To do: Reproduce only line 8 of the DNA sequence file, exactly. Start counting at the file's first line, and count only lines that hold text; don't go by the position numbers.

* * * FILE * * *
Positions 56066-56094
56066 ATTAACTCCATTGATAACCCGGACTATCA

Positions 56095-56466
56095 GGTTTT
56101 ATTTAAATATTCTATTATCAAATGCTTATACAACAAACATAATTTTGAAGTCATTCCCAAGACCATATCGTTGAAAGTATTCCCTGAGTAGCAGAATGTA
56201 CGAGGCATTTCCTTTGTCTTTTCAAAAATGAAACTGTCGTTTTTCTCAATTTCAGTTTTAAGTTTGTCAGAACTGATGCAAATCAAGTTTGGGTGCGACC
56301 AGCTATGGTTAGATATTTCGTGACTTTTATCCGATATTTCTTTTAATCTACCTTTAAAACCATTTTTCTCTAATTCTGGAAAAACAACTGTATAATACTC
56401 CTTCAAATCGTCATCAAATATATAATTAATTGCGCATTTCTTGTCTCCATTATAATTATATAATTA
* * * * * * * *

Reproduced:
56401 CTTCAAATCGTCATCAAATATATAATTAATTGCGCATTTCTTGTCTCCATTATAATTATATAATTA